Rachel Louise Carson was born on May 27, 1907 in Springdale, Pennsylvania – in the lower Allegheny Valley, where her mother took her on excursions into the countryside. As a young girl, she explored the woods and streams, learned the names of birds, insects and flowers, and wrote stories about her experiences. She went on to study science and continued to write highly successful books about the natural world for the rest of her life.

The spring of 1958 marked a turning point in Rachel Carson’s writing and entire life. Her friend, Olga Owens Huckins, wrote to her about the birds dying in her sanctuary. It had been bombarded with the aerial spraying of DDT, not uncommon in an era of “better living through chemicals.” The bomb had been dropped in Japan and atmospheric testing of atomic and hydrogen bombs became an unremarkable commonplace. “Dominion over nature” began in the back yard and on the home front. The chemicals in the water, soil and air and the fruit on the table became synonymous with progress. We were to believe that the fruit would not be there if not for the chemicals.

Rachel Carson had always been a conservationist, and she immediately embarked on a meticulous research project on the effects of DDT. And in doing so, she uncovered a labyrinth of horrors of pesticide poisoning more deadly than she had imagined. After this discovery, as biographer Mark Hamilton Lytle wrote, Carson "quite self-consciously decided to write a book calling into question the paradigm of scientific progress that defined postwar American culture." That book was called Silent Spring.

The Monsanto Chemical Company immediately published a parody of Silent Spring.

She was called “a nature fanatic.”

She was called “a communist bent on destroying the world’s food supply.”
She was called “an eccentric spinster who knows nothing about the welfare of future generations.”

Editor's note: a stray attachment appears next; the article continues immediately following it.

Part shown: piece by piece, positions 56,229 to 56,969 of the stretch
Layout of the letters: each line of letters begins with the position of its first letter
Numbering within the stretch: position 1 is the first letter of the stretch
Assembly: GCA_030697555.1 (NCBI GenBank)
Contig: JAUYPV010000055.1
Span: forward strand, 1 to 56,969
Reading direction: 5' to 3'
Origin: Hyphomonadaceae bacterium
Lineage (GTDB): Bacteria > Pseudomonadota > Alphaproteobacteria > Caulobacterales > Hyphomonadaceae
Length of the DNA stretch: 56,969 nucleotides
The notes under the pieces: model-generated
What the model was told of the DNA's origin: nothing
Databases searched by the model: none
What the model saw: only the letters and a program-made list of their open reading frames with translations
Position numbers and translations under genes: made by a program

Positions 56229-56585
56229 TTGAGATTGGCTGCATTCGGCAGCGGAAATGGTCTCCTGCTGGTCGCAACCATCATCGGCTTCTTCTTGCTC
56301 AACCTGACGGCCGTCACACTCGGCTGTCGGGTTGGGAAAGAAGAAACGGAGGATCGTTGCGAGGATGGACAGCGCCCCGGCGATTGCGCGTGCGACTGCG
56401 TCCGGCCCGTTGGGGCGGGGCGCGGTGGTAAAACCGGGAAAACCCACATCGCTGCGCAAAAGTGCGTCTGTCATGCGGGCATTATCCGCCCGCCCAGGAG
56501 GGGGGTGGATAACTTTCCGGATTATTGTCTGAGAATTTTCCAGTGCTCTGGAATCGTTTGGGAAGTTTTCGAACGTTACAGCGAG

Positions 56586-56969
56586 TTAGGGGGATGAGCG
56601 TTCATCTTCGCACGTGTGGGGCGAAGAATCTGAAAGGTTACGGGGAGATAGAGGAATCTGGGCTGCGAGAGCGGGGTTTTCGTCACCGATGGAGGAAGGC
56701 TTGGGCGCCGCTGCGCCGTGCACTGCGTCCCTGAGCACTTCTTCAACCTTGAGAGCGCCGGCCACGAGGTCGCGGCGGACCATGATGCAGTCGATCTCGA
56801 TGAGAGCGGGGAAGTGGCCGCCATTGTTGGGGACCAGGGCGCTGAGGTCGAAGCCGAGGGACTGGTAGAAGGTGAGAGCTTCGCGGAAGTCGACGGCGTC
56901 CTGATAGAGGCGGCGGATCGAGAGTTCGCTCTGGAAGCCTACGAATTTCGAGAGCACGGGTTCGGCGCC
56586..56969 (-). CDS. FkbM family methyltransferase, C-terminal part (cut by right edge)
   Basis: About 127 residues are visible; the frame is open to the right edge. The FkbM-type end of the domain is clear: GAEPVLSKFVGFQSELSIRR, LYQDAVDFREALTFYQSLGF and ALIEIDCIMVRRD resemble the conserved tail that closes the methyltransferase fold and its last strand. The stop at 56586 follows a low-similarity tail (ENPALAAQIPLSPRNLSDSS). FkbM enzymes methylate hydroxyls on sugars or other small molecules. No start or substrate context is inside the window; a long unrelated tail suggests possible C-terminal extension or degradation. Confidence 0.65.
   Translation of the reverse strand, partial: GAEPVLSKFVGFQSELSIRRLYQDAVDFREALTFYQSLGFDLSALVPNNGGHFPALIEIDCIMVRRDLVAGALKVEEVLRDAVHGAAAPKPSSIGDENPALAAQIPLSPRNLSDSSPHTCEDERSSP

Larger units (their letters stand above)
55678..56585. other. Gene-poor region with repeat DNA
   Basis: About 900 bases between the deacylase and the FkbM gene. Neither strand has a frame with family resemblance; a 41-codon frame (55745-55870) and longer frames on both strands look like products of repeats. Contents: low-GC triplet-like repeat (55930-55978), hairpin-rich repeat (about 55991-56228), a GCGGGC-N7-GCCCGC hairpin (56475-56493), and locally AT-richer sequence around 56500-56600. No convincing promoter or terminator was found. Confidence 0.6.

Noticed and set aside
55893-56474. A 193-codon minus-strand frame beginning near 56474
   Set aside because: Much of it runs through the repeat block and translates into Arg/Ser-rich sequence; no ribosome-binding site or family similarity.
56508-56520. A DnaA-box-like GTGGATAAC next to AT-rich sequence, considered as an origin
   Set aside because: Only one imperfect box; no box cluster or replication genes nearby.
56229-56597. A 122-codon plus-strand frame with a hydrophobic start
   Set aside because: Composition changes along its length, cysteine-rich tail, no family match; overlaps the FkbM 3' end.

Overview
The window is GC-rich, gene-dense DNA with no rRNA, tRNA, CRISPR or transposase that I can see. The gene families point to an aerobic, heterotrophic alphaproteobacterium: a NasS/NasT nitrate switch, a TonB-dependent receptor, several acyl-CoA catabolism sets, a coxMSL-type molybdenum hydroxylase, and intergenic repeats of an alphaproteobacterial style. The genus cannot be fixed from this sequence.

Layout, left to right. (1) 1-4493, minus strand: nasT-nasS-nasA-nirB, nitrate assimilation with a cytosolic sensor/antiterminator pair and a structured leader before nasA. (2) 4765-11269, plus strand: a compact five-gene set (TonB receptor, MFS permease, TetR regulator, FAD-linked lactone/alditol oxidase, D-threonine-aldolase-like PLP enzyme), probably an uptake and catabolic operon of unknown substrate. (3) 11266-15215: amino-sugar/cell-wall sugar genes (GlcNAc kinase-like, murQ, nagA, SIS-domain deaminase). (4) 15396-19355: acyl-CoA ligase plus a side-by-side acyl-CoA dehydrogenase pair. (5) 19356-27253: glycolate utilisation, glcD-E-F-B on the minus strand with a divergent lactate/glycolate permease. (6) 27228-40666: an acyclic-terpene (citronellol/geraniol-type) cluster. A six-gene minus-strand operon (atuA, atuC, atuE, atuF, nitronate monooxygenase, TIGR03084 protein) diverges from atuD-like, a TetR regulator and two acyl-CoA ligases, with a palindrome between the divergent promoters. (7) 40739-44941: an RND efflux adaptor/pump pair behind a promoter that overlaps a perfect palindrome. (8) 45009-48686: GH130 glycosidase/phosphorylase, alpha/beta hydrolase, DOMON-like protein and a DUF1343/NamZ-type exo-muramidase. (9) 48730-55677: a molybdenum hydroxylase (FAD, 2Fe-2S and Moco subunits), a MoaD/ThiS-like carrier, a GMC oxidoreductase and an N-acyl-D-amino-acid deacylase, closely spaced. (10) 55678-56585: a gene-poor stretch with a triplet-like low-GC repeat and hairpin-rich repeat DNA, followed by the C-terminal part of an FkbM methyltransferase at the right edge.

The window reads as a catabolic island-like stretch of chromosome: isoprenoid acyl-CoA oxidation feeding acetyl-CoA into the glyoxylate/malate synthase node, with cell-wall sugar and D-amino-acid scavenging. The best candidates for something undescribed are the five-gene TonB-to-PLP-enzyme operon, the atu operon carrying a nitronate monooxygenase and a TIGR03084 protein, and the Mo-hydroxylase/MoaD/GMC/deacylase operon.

Company “scientific experts” and politicians whose wealth and livelihoods depended upon the everlasting honeymoon between science and industry denounced the book. Many had never read it.  

Rachel Carson went on to write other books, adopt her nephew when his mother died, and give interviews although she was dying of breast cancer. She died in April of 1964, her close friend, Dorothy Freeman, at her side.

Take your child out on a still October night when there is little wind and find a quiet place away from traffic noises. Then stand very still and listen, projecting your consciousness up into the dark arch of the sky above you. Presently your ears will detect tiny wisps of sound…they are the voices of bird migrants, apparently keeping in touch by their calls with others of their kind scattered through the sky.
                 -Rachel Carson, Sense of Wonder

Since the publication of Silent Spring, there have been well known “silent springs” and many not so publicized.

The sedge is wither’d from the lake
And  no birds sing.
                                    -- John Keats


along the Rhine River…
in Bhopal…
from Chernobyl…
and in the garden and at the table, I hear Rachel’s voice.



Cheryl Parry
Earth Day 1995 

 
Being away from my wife, two children and four grandchildren while serving as a Peace Corps Volunteer in Sheki, Azerbaijan, was difficult physically, taxing mentally and an emotionally lonely experience.

One day I sought refuge by hiking to the top of a Caucasus mountain that I could see from my rented room window. On the way up, the colors and shapes of a microcosm of nature’s wonder appeared by the side of the path.